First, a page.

When the world gets closer.

We help you see farther.

Sign up to our expressly international daily newsletter.

Geopolitics

In France, A Push To Push Out Aging Politicians

A top figure in the Socialist party, Arnaud Montebourg is putting pressure on party leaders to not support candidates over 67, saying that new challenges require new blood. Not surprisingly, the proposal has sparked some heated debate -- and exposed a gen

Jack Lang, 72, says he's holding his ground (LCP)
Jack Lang, 72, says he's holding his ground (LCP)
Chloé Woitier

PARIS – The proposal set some French politicians' teeth on edge. Arnaud Montebourg, a top Socialist Party leader, wrote a letter to party chief Martine Aubry suggesting that any Socialist politicians who was 67-years-old or over be asked not to run for Parliament. Ahead of the next legislative elections in June 2012, Montebourg says he wants to rejuvenate the political class.

"Is it normal that socialist MPs, who maybe were elected in 1978 or 1981, who are approaching the end of their seventh or eighth term, reaching the respectable age of 68, 69, 70, 71, 72 or 73, declare they want to be reelected?" Montebourg writes in his letter to Aubry. "The world is changing so fast that rules that applied as recently as 10 years ago are now obsolete."

The proposal got some grumpy responses – especially MPs targeted by Montebourg like former ministers Laurent Fabius and Jack Lang. The latter, who is 72, and a member of the National Assembly, defiantly declared himself ready to run for a new mandate. "Were we to follow your criteria, (Georges) Clemenceau, who was 76 in 1917, wouldn't have been able to carry France to victory during World War I ... (Charles) de Gaulle, who was 75 in 1965, couldn't have been reelected and François Mitterrand, 71, couldn't have run for president in 1988."

Montebourg brushes the controversy aside. "Jack Lang is a very respectable man, but after all these years, wouldn't it make more sense for him to be a mentor for younger representatives?"

The proposal was studied "in an electric atmosphere" last week at a meeting of the Socialist Party. Martine Aubry for one did not appreciate the way her former rival at the Socialist primary elections shared the proposal with journalists before even discussing it internally. Montebourg is "trying to be popular," Aubry said, regardless of whether it is "in the interests of the party."

Montebourg is holding firm. "One or two people were outraged by it. But new ideas cannot be supported by a generation who was in charge 30 years ago," he declares.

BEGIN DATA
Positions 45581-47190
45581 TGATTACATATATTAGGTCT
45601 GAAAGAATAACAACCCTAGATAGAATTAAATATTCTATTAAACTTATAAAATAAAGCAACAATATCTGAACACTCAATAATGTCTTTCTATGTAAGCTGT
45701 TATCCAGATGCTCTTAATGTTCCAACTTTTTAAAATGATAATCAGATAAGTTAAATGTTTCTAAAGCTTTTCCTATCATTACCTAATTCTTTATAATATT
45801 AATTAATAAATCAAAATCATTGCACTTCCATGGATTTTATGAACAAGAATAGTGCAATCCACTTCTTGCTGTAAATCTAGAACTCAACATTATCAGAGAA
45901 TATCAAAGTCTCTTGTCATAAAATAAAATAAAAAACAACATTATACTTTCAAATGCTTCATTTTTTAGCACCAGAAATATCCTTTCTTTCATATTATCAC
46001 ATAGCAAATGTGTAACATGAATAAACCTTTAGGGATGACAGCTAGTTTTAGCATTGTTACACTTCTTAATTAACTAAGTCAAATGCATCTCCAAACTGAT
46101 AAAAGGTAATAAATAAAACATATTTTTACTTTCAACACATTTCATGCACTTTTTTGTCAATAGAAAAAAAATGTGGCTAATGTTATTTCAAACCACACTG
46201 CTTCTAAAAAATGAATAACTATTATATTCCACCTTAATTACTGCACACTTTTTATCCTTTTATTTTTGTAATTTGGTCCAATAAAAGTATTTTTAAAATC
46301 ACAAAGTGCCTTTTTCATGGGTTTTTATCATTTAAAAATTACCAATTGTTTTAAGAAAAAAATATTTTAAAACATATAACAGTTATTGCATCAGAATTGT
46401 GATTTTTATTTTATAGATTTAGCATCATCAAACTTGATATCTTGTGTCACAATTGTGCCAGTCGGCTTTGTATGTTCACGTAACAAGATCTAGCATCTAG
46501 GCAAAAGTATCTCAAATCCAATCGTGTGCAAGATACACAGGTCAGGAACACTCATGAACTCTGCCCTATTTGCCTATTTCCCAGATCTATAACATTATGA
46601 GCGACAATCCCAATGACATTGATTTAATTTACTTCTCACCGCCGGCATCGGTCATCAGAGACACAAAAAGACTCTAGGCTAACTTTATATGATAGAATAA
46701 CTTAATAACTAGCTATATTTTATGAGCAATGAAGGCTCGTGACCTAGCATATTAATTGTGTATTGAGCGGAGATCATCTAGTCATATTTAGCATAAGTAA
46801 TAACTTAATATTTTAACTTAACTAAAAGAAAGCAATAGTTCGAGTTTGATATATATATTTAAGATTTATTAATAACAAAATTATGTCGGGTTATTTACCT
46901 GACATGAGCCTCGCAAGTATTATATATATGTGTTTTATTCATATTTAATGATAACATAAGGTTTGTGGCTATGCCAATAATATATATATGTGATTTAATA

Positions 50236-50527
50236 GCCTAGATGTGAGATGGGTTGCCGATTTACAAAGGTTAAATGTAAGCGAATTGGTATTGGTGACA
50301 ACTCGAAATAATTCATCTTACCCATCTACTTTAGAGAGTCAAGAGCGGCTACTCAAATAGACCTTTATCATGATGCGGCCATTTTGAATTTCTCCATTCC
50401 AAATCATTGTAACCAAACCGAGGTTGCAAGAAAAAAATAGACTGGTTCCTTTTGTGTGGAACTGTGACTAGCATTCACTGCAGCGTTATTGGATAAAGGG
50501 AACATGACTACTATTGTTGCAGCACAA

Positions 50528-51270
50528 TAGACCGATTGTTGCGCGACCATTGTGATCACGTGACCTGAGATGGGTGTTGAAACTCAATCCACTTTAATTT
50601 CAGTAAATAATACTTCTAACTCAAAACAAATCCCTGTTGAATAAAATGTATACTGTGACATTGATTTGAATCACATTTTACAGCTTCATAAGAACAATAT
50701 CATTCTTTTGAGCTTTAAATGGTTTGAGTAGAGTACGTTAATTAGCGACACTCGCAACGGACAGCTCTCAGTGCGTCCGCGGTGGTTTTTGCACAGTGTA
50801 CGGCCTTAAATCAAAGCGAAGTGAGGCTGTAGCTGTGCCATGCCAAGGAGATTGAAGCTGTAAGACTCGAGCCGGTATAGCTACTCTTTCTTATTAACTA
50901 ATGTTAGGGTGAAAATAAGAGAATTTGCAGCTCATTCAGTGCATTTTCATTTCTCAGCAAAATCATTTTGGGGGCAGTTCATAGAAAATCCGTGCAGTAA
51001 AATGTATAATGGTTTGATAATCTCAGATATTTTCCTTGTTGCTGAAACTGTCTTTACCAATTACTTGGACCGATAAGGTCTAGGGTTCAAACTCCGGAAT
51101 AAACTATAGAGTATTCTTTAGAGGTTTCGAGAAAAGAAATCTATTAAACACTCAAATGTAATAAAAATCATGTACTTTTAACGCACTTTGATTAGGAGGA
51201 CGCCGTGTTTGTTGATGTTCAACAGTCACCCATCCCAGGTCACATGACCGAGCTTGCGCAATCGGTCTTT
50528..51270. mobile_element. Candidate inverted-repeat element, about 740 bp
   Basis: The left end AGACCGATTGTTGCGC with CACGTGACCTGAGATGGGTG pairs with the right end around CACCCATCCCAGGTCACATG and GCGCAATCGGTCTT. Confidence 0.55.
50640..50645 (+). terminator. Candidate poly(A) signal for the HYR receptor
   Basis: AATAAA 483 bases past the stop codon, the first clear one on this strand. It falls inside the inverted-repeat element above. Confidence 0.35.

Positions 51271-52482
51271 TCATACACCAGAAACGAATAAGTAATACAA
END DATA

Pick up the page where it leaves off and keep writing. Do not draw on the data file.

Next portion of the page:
Read the original article in French

Photo – LCP

You've reached your limit of free articles.

To read the full story, start your free trial today.

Get unlimited access. Cancel anytime.

Exclusive coverage from the world's top sources, in English for the first time.

Insights from the widest range of perspectives, languages and countries.

Society

Kleptomania, How A "Women's Pathology" Was Built On Gender And Class Bias

Between 1880 and 1930, there was a significant rise in thefts in department stores, mostly committed by women from the middle and upper classes. This situation brought with it the establishment of a new pathology: kleptomania. A century later, feminist historians have given new meaning to the practice as a protest against the social structures and oppressions of capitalism and patriarchy.

Photo of a hand in a pocket

A hand in a pocket

Julia Amigo

Kleptomania is defined as the malicious and curious propensity for theft. The legal language tends to specify that the stolen objects are not items of necessity; medically, it is explained as an uncontrollable impulse.

What seems clear is that kleptomania is a highly enigmatic condition and one of the few mental disorders that comes from the pathologization of a crime, which makes it possible to use it as a legal defense. It differs from the sporadic theft of clothing, accessories, or makeup (shoplifting) as the kleptomaniac's impulse is irresistible.

Studies have shown that less than one percent of the population suffers from kleptomania, being much more common among women (although determining exact numbers is very difficult).

The psychiatric disorders manual, DSM (Diagnostic and Statistical Manual of Mental Disorders) has included kleptomania since 1962. Previously, it had already received attention from, among others, Sigmund Freud. Like nymphomania or hysteria, kleptomania became an almost exclusively female diagnosis linked to the biology of women's bodies and an “inability” to resist uncontrollable desire.

Keep reading...Show less

You've reached your limit of free articles.

To read the full story, start your free trial today.

Get unlimited access. Cancel anytime.

Exclusive coverage from the world's top sources, in English for the first time.

Insights from the widest range of perspectives, languages and countries.

The latest